Reminder About the E3SM Practice of Open Development

  • May 30, 2023
  • Feature Story,Home Page Feature
  • Over the years, the E3SM project has developed a set of Best Practices for model development, running simulations, and doing standard data analysis. Every E3SM staff member or E3SM user is expected to follow those practices. As the project is now in the third funding phase, it is good to remind everyone of one of the guiding practices, namely, open source development.

    Early in the project, in April 2018, when E3SM version 1.0 was released, the project decided on the practice of open source development. This practice was adopted following the recommendation of the Open Development Deep Dive Committee, which was composed of several E3SM Council Members. From this point on, the source code of E3SM was available to anyone. This included not only released versions but also the constantly changing main branch of code containing developments for the next release. The process of creating the next version of E3SM is visible to anyone with an internet connection. Note that we strongly advise that external users only use a released version (or their equivalent on a “maintenance branch”) for doing science with E3SM. The main branch is unstable and not validated!

    E3SM was the first major climate model to pursue open development and we are proud to see other modeling groups adopt a similar practice.

    The open development principle also applies to code that is under development by E3SM project members and not yet merged into the main branch. Developers begin their work by making a clone of the repository on their local machine or in their personal directory at one of the HPC centers. They then create a feature branch and begin development. To be consistent with E3SM’s best practice guidelines, all E3SM developers should “push” their branch after the first commit and keep updating the branch on GitHub as commits are added to the branch.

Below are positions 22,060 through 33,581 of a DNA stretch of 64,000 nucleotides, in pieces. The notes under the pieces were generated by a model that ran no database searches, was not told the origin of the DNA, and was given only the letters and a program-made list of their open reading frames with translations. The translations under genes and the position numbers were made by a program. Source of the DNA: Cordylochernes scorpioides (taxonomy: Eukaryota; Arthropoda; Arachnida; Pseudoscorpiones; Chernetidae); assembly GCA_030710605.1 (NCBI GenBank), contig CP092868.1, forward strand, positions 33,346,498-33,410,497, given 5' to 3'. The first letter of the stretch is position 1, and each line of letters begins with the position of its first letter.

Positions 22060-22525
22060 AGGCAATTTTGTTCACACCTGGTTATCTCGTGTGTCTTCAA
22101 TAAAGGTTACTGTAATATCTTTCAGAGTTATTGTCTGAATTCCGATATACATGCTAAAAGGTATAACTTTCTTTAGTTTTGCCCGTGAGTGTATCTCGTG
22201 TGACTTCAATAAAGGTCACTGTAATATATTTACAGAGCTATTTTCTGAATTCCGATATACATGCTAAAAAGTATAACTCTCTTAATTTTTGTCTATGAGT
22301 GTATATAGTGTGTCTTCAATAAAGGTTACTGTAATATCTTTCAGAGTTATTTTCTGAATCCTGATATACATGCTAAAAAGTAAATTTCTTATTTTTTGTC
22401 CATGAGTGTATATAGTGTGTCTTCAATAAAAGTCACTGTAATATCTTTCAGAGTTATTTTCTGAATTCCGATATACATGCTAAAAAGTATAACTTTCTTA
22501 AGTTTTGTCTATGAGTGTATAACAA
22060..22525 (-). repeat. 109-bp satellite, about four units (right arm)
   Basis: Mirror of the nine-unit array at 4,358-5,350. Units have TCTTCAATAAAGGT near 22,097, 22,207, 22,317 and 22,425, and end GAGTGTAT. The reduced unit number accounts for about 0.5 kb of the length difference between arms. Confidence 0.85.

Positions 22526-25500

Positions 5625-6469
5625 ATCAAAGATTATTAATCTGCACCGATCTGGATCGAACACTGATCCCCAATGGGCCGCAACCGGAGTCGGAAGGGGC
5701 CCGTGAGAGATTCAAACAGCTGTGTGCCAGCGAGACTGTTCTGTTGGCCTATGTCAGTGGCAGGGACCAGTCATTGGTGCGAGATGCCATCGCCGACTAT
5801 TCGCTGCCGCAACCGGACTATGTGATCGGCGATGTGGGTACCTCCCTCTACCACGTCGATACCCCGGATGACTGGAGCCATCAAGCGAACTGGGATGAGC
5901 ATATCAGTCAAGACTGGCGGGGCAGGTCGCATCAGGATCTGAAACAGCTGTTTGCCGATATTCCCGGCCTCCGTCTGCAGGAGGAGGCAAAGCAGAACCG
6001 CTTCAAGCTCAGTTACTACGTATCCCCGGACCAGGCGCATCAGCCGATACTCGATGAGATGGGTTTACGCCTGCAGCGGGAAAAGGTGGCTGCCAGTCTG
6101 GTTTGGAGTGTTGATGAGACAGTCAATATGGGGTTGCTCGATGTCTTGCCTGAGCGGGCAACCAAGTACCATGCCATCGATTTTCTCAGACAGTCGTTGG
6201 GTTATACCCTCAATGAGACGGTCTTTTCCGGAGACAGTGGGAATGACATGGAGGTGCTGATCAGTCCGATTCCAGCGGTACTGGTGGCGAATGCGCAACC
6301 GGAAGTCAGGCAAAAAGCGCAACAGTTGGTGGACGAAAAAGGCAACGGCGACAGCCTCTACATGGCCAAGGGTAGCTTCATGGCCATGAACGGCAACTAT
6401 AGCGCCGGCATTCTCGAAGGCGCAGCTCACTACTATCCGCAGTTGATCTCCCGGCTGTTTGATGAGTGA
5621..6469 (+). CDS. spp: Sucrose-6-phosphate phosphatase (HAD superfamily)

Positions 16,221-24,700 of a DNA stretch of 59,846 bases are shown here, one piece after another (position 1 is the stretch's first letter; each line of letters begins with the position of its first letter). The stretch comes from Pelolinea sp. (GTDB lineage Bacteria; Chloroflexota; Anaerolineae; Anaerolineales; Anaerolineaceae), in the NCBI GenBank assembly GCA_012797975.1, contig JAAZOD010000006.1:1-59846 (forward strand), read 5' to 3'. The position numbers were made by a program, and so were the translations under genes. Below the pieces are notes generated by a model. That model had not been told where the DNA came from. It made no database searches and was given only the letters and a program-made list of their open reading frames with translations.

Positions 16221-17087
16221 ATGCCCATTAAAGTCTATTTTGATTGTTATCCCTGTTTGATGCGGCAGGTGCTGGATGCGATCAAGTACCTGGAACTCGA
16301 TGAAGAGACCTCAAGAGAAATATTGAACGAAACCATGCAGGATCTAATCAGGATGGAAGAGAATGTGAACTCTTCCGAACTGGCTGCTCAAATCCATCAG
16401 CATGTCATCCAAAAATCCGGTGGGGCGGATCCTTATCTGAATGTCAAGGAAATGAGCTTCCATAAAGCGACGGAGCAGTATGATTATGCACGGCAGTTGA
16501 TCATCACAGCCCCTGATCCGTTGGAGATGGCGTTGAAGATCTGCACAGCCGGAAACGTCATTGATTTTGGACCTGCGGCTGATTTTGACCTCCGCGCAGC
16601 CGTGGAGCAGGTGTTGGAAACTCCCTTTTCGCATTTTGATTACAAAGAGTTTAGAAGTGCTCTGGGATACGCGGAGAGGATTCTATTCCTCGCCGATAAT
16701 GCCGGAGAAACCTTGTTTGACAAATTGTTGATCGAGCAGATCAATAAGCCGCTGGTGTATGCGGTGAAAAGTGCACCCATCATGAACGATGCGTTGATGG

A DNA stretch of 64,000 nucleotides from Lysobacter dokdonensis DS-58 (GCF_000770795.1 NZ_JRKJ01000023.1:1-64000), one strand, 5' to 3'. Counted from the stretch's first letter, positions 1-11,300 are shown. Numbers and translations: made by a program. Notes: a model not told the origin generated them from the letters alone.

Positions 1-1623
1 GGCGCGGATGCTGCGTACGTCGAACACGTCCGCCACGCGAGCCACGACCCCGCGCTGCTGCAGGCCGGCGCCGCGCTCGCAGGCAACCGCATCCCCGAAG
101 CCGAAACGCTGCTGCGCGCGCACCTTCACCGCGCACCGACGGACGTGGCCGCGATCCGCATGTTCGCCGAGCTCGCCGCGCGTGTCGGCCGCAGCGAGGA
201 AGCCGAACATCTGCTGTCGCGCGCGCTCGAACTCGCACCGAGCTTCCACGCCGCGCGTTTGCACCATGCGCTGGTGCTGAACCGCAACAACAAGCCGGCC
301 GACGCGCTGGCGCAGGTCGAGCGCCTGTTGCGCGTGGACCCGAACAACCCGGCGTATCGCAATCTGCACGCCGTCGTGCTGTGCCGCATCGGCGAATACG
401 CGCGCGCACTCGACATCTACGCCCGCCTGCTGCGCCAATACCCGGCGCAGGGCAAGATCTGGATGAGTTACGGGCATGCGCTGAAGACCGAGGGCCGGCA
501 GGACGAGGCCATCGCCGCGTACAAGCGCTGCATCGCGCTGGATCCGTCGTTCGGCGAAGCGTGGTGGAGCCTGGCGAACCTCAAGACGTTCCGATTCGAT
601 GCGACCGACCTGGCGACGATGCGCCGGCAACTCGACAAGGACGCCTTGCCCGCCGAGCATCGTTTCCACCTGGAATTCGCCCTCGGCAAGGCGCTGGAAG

Besides following our open development policy, this allows colleagues and Group Leads to follow the work. Group Leads need that kind of visibility as they track progress on epics and tasks. It also makes it possible to find bugs before a pull request is made, as proposed in “Linus’s Law” which says “given enough eyeballs, all bugs are shallow”. Open development also aligns with long-standing scientific principles of openness and collegiality.

    Open Development Best Practice Principles:

    • All code should be shared openly through Github, either on your fork of E3SM or the main repository.
    • Push your branches to GitHub after you make commits.
    • Long-term development on a private branch is discouraged.

    Refer to the E3SM user “Development Getting Started Guide” for specific practices when developing code for E3SM (any code, data analysis, and tools included, should follow the general practice described there, of using feature branches, pull requests, and merging)

    For external users, the project would like to remind everyone that although the code’s full development progress is available to everyone, the only supported versions of the E3SM code are the code versions that were used for the target simulations, i.e the model releases: v1.0, 1.1, 2.0, 2.1. A user can get maintenance versions of these releases, with up-to-date build options on new computers, on the maintenance branches, maint-1.0, maint-1.1, etc. We have a guide for how to acknowledge E3SM in your work.

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